The Curtiss O-52 Owl was developed and manufactured by Curtiss-Wright Corporation as an observation aircraft during the early 1940s. It was operated by the United States Army Air Corps prior to and during the Second World War. The aircraft first flew in 1940 and was introduced in 1941. A total of 203 O-52s were built.
In 1939, the development of the O-52 started. It was designed by the Curtiss-Wright Corporation as the concluding heavy observation aircraft intended for the United States Army Air Corps. In 1940, the aircraft took to the air for the first time. In the same year, the USAAC made an order for 203 O-52 Owls for observation roles. However, in 1941, the aircraft became unsatisfactory to modern combat situations in overseas areas. As a consequence, the aircraft was consigned to perform courier roles inside the United States and as an ASW on the Gulf of Mexico, Atlantic, and Pacific oceans. In November 1942, the Soviet Union made an order for thirty aircraft in the Lend-Lease policy.
The O-52 Owl can carry two crew members. It has an external length of 8.03 meters, an external height of 2.4 meters, and a fuselage diameter of 1.4 meters. It has a tail height of 3.03 meters and a wheelbase of 5.17 meters. The wingspan is 12.42 meters and the wing area is 20 square meters. It has an empty weight of 1,919 kg and a gross weight of 2,433 kg.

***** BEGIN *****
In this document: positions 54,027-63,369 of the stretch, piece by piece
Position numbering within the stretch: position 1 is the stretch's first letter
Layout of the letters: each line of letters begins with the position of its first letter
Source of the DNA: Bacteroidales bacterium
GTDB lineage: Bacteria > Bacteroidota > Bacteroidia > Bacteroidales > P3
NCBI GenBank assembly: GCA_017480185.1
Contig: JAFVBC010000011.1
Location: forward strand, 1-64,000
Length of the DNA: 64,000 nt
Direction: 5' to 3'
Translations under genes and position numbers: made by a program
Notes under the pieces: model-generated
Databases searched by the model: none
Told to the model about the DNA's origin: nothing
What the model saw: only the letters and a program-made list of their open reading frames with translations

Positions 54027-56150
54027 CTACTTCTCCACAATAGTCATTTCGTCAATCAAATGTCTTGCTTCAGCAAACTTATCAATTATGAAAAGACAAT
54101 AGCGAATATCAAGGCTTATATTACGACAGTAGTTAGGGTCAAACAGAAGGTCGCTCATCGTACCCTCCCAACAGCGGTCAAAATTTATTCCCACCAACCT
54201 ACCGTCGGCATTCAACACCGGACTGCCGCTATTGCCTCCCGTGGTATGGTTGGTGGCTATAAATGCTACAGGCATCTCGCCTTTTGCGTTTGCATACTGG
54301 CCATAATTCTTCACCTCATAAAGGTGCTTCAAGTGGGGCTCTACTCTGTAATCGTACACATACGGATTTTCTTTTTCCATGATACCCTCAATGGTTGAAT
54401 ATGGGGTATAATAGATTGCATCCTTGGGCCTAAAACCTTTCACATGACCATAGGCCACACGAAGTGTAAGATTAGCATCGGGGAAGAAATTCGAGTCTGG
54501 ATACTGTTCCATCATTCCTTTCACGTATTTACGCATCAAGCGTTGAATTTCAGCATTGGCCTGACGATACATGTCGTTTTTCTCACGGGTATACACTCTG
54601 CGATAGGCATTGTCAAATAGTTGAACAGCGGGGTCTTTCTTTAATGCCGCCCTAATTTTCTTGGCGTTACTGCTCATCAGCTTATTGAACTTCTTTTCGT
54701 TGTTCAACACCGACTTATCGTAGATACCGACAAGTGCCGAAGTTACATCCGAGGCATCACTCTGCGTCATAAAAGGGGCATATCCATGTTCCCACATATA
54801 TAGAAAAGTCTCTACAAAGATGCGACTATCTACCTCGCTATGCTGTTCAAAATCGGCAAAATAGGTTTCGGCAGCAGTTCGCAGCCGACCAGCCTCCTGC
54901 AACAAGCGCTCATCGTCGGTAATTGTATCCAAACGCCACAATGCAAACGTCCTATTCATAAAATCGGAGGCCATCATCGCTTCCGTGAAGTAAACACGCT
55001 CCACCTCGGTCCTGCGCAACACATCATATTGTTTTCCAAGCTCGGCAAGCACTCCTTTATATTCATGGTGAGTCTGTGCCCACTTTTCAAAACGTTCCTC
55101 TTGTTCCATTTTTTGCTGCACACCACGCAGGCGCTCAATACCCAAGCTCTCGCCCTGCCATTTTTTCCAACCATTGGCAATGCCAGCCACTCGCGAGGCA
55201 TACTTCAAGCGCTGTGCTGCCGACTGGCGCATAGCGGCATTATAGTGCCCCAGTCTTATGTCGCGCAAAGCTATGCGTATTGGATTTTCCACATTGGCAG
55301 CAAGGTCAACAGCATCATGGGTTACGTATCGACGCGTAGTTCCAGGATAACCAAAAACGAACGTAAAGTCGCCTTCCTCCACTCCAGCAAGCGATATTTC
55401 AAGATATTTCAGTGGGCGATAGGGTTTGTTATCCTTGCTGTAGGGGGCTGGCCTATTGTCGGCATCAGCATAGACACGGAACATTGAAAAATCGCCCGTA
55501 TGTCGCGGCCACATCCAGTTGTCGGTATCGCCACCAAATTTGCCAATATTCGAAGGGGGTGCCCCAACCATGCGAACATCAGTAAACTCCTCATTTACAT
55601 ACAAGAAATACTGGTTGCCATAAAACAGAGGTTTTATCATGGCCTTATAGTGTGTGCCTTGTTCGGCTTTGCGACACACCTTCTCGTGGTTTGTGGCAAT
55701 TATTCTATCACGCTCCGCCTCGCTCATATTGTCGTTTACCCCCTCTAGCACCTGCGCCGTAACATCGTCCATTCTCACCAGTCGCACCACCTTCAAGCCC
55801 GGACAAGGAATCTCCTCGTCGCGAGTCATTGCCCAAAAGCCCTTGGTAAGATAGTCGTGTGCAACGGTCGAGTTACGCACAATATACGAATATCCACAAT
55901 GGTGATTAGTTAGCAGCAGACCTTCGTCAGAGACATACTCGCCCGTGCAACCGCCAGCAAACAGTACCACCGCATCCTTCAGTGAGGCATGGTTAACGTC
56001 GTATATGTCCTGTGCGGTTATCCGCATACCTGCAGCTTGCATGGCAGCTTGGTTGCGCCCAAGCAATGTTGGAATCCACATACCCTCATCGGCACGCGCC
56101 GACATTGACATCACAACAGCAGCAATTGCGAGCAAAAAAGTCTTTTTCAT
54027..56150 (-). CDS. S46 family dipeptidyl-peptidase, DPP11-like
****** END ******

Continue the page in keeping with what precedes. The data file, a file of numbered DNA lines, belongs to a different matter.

The aircraft is powered by a single Pratt and Whitney R-1340-51 Wasp engine. It is a nine-cylinder single-row supercharged air-cooled radial piston engine with two overhead valves per cylinder, a single-speed centrifugal-type supercharger, two-barrel Stromberg carburetor, and an air cooling system. It produces a maximum thrust of 600 hp and drives a three-bladed metal propeller.
The O-52 has a maximum speed of 190 knots and a cruise speed of 167 knots at seventy-five percent power. The travel range is 609 nautical miles. It can fly up to 21,000 feet and can climb at a rate of 1,250 feet per minute. The aircraft could be armed with a single fixed forward-firing 7.62 mm machine gun and a single 7.62 mm machine gun on a flexible mount located in the rear cockpit.